I: Were there any national, state, or other local black officials that assisted you in your bid for office?

ST: No, none. Wouldn’t even talk to me.

I: Can you recount for us your views about your victory and your swearing in, in Austin? What were your candid feelings when you discovered that you had won? And the other part is, what were your candid comments on the swearing in, in Austin?

ST: Well, when I first won, I considered that a blessing in disguise. I really did. It’s something that I had won despite of the opposition that I had. When I was sworn in, I was elated, very happy. I felt like I had accomplished something very great.

I: Can you comment on your family’s response?

ST: They were very happy, very elated. They were there when I was sworn in.

I: Was there anything particularly unique about your victory—that you considered to be significant?

ST: 1:22:47 Yeah, I did, because of the fact that my husband had always been the type of person that he might have objected about things that I had done and wanted to do, but if I really wanted to do them badly, he would always come on in and agree and support me. I could always rely on his support. He was very happy, and because of his happiness, I felt very good about it.

I: Did you receive some sort of support from any “unusual” areas that you had not expected support from during your campaign?

ST: No.

I: What comment or reaction do you have regarding the effectiveness of black elected officials at the state, national, and local levels?

ST: I think that they have good qualities. When you think of some of the things they have accomplished—the mere fact that you are able to walk on the House of Representatives floor in the state of Texas and not hear the word “nigger” as it was predominantly used, the fact that you are able to get people to see your point of view or see the other person’s side as not being very majority minded in their approach, and the fact that we were all able to pass on legislation and we were able to resolve some problems that involved some black people in positions that have never been involved before. I think that is a broad accomplishment. I think on a national level, Watergate is a situation that we can look at and look at it very proudly and see the black people, like Barbara Jordan, who were able to sit on that judiciary committee and go down those various areas that the president had violated. I think the contributions by Shirley Chisholm and (s/l Yvonne Burton)—who is going to take a long time to emerge because she has problems. And when I say problems, I’m not talking about problems in communications, but she is a very smart woman. She is a fighting woman. She fights for the people. (unintelligible) the things that she attempts to fight for—she tries to fight for. And the thing that seems to be holding her back this time is that she is a very beautiful woman. It does. I know it’s shocking, but she is a very attractive woman. That tends to—in the eyesight of white people—to be a disadvantage, because they more or less look for the Aunt Jemima type of black woman—you know—the Aunt Jemima, docile type of woman. The more Aunt Jemima looking you are, the better they are willing to work with you and assist you. And when she is able to overcome this—and I’m not talking about through age or disfiguration—she’ll be able to emerge as a very outstanding representative.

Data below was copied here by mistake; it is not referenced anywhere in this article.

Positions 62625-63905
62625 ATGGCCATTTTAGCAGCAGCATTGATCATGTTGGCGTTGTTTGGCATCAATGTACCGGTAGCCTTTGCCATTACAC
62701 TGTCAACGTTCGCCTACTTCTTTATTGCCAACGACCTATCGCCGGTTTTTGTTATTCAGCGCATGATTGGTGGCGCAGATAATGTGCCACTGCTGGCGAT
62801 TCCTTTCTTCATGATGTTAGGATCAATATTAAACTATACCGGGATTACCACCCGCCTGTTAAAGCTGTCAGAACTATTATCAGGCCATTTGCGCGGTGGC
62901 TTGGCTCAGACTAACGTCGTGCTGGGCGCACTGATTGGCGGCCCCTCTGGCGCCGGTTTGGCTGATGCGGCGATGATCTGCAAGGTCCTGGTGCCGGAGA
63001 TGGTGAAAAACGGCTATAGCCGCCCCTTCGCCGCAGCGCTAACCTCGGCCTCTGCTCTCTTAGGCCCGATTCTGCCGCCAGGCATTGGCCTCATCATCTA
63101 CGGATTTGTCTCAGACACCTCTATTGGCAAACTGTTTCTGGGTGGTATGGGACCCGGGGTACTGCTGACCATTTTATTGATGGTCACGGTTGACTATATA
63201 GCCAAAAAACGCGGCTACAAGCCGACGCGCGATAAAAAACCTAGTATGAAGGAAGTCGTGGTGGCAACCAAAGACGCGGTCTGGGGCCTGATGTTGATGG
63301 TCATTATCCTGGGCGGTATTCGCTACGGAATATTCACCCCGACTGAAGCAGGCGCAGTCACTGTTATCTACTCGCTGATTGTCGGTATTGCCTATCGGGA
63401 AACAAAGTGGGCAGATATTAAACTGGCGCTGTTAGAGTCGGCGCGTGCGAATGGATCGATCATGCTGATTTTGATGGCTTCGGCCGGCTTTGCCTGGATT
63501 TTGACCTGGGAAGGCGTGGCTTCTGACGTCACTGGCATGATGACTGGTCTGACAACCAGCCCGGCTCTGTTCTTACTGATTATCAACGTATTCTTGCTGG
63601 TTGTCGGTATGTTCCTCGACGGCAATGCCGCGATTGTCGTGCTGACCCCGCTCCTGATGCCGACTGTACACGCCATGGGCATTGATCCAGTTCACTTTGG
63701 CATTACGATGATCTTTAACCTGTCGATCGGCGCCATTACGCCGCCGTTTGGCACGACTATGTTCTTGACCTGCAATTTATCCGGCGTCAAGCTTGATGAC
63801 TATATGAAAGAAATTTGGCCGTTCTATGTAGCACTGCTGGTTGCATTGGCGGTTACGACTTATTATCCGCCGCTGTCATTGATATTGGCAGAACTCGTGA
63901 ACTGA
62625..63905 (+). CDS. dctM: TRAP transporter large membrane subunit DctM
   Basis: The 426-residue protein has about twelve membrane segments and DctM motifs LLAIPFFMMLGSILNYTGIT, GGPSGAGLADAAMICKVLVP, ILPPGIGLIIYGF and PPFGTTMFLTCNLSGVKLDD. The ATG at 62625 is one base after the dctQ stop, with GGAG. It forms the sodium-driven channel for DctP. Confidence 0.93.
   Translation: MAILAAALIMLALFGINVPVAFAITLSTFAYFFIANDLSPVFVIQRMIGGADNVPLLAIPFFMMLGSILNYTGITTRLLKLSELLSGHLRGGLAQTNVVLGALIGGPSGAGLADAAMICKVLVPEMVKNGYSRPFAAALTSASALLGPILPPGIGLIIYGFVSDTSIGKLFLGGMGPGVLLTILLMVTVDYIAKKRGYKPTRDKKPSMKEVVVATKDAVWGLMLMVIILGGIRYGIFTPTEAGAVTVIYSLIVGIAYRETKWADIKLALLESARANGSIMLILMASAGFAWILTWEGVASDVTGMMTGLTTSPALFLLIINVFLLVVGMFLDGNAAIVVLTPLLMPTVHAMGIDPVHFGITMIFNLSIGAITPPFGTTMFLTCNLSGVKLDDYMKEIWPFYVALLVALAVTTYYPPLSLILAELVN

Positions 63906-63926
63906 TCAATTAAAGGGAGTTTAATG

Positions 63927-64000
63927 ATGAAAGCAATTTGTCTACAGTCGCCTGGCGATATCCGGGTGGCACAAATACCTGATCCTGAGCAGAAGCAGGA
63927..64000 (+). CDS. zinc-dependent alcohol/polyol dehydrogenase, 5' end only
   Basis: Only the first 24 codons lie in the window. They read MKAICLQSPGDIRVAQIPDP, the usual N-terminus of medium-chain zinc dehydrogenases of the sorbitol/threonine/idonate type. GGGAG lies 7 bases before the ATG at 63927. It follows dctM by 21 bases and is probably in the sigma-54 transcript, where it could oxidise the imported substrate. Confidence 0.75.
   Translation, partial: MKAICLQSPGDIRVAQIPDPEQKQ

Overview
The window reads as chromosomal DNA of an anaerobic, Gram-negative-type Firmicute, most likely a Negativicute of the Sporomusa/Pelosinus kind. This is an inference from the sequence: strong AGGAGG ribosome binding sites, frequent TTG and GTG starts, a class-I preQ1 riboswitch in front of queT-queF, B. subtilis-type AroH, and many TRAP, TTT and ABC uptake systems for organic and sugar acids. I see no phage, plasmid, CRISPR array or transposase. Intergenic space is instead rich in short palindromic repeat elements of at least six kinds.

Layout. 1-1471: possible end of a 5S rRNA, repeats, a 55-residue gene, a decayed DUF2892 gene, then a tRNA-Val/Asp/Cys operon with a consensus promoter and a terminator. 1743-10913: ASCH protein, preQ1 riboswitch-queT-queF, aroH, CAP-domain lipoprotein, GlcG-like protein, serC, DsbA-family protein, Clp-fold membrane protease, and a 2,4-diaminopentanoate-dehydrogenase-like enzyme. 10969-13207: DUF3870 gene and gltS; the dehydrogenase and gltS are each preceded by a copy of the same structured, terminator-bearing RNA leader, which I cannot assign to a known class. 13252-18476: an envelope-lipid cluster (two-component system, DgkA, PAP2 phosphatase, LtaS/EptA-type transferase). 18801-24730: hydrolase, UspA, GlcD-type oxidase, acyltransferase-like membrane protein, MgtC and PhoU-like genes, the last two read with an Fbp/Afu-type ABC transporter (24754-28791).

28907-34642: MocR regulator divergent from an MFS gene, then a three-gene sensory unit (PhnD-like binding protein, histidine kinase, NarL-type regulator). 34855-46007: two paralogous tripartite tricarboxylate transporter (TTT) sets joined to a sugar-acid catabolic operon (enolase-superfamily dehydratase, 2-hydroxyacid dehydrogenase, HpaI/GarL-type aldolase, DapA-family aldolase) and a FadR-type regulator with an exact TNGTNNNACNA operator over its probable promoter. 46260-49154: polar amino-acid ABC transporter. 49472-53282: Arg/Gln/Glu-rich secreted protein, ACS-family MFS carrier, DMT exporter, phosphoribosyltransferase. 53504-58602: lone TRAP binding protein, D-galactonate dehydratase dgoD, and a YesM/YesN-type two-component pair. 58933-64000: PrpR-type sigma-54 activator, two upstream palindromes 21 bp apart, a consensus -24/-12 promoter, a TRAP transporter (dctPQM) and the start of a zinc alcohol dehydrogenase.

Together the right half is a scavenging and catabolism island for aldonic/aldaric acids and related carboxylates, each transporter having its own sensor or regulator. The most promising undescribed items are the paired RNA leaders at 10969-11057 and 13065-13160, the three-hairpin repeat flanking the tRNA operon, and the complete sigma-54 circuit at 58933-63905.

I: That’s a very interesting point of view I never—you know—one that probably works against you.

ST: 1:26:08 Because women have a tendency to be very jealous. And even white women have a tendency to be very jealous of black women and the way they look. But if that Aunt Jemima look is there, they feel superiority and safety.

I: I would like to go into this more because it is a comment that—

ST: Well, I dare say that Barbara Jordan would have had—I’m not saying I’m beautiful—but she certainly would not have had the problems up there that I had. She didn’t have them up there. I’m willing to bet my life on that.

I: That is very interesting. I’m sure that we could spend some more time on this, but we have to go on. Does the black elected official, in your opinion, receive full benefits and privileges that accompany an elected position?

ST: I will say that no black person, male or female, in politics, would receive all the benefits because of the way that our society operates. It is one of racism, ostracism, and there is a certain amount of ostracism that is going to exist—and racism—and it would never put you in a position that you would be actually and totally involved in policy-making situations. I don’t care even if you are a (s/l good Charlie). They’re only going to let (s/l good Charlie) go so far. He’ll go a little further than you, but he’s not going to go too much further.

I: Are black officials, in your opinion, treated as equals among their colleagues?

ST: No.

I: Can you respond?

ST: I think that one of the obstacles of our treatment is centered on power. Who is going to appear to the public as being more powerful, more influential, than the other? And it’s a power fight at all times. They tend to expend a vast degree of energy with this fight. I think that’s very obvious. When you look at Craig Washington and Anthony Hall, it is a throat-grabbing situation all the time.

I: Would you care to go into that further?

ST: 1:28:31 Well, they have a tendency to say that Anthony is trying to take control. There are those who allege that he is in control. There are those who allege that Craig Washington alleged the fact that Anthony Hall was one of the people that got an opponent for him; he would not have had an opponent. And then there is Mickey Leland who is in the middle who says, “I don’t care for Anthony, but I’m going to fight for Craig.” He is in the middle, and he tries to come out as the victor or the influencer or the negotiator of the whole thing. That’s the way I see it.